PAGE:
All the more then that media communication must be expertly handled to counter the misinformation and to update the public regularly on the progress and success of anti-corruption efforts.

However, those who are convinced that laws and their enforcement are the only cures for corruption have missed out a crucial aspect of the disease diagnosis viz its cultural causes.

There’s no doubt that the Asian/Malaysian custom of gift-bearing underlies much of the practice of bribery and graft. Gifts are given between and among friends to say “please” and “thank you” so why not between two or more business partners?

It might not be far-fetched to suggest that some may not even know that gift-giving can be construed as an inducement to get things done or as a reward for having things done.

Public education must be positioned as a crucial component of the anti-corruption measures especially among the gullible and less-educated. The recently announced no-gift policy of public and private sector corporations and business houses must be explained to the man in the street.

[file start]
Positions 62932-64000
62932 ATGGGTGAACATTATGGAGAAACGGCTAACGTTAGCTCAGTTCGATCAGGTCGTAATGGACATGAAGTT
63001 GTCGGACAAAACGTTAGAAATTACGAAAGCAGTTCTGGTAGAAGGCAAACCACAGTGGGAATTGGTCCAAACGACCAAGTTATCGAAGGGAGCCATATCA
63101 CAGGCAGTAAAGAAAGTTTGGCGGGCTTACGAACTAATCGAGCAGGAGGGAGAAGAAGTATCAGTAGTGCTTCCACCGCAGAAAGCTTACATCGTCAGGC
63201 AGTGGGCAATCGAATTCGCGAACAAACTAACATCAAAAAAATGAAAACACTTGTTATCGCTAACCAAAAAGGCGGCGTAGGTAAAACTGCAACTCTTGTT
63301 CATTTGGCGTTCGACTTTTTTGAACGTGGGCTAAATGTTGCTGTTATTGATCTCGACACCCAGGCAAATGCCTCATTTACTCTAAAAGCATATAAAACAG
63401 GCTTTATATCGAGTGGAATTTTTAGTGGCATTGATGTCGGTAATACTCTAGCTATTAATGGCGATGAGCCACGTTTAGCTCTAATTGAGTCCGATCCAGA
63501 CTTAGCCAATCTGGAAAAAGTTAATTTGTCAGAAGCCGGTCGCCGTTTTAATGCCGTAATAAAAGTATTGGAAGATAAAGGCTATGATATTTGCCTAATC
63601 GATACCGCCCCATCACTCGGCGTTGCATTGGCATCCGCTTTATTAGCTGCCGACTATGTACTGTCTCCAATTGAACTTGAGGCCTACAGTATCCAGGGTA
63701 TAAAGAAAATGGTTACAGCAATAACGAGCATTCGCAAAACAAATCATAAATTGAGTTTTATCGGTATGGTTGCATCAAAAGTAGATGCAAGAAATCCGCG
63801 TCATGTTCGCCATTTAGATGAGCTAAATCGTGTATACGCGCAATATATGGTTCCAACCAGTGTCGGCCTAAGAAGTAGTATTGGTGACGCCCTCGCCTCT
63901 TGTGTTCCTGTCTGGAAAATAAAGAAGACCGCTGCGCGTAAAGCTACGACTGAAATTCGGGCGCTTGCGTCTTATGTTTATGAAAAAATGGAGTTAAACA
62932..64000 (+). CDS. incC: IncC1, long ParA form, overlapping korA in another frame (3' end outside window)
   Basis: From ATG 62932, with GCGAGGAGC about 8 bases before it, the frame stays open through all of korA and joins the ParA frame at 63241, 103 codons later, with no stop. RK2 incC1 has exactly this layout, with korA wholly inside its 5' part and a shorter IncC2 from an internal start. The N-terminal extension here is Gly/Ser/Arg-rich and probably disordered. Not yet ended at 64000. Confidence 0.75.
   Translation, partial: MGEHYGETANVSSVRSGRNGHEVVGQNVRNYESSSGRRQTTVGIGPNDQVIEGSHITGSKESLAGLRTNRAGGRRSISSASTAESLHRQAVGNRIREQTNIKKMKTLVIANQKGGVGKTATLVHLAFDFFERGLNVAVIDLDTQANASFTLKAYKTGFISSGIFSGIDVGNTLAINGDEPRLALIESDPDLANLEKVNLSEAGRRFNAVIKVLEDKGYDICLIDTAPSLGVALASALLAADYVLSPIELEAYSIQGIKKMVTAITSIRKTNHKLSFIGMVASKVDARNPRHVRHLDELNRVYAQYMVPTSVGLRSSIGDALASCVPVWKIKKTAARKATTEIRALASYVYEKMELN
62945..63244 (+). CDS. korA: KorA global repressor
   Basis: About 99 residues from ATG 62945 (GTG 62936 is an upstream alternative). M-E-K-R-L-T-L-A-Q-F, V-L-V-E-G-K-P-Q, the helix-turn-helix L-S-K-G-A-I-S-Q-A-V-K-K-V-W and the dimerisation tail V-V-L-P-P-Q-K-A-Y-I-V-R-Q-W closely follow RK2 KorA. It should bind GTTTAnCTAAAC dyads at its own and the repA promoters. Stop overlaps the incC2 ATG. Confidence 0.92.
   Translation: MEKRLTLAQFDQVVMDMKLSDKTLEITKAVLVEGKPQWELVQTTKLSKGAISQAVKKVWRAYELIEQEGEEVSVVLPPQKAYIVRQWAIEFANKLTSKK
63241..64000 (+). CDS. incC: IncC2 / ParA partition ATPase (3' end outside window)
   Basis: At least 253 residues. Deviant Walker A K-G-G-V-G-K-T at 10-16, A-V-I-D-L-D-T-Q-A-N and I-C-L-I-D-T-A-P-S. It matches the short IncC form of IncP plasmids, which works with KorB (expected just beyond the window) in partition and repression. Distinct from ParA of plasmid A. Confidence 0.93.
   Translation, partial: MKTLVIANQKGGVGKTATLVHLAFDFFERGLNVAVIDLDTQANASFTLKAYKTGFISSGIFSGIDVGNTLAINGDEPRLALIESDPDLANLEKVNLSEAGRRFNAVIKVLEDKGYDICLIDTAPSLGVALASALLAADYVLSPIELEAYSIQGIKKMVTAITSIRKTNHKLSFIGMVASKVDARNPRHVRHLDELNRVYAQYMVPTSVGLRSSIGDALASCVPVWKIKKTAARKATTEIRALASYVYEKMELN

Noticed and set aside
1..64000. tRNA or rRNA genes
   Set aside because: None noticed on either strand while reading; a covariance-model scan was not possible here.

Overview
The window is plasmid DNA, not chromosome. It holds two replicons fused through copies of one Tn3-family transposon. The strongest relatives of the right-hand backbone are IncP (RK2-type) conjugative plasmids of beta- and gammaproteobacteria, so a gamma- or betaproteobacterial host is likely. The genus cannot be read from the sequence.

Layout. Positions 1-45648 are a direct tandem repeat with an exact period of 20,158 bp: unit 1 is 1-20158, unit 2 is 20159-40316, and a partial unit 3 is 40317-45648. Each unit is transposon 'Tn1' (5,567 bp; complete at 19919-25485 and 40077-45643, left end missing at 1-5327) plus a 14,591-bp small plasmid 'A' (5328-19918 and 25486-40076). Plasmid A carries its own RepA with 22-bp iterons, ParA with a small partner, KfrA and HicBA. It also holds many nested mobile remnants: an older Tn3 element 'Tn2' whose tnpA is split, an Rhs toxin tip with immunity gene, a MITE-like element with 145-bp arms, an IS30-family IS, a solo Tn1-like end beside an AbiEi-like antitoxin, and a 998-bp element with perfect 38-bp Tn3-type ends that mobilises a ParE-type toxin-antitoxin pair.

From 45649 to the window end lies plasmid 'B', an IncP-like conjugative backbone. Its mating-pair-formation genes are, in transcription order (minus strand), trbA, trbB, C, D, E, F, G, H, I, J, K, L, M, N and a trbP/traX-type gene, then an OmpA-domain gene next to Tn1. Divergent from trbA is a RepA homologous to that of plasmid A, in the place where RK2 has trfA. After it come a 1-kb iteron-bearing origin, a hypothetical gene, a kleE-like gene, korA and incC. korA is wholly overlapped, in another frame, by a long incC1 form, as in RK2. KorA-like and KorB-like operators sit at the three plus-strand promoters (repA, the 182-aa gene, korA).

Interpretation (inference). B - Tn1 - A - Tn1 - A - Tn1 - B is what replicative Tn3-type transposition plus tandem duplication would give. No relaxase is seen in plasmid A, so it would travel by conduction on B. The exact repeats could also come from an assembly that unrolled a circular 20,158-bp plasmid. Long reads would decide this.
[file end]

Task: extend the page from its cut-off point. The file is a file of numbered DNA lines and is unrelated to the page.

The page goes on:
What better way than to have month-long public anti-corruption campaigns at regular intervals to sustain the efforts and remind the people?





Published in The Sun on 8 July 2013

Halimah Mohd Said

WHILE everywhere democracy, egalitarianism and inclusiveness are being touted as the levellers of human society, the stark ground reality is that the human animal is an exclusive creature distinguished by his/her social, cultural, educational, economic and political characteristics.

Much as we want to establish equality and social justice at the level of ideology and philosophy or even policy, these characteristics come into play when we have to deal with real-life experiences.

There’s no denying that humans are defined biologically by our genes, that is our DNAs produce white skin, blond hair and blue eyes or yellow skin, black hair and flat nose. These determine our external features and mark us as belonging to a certain human group or a mixture of a few groups.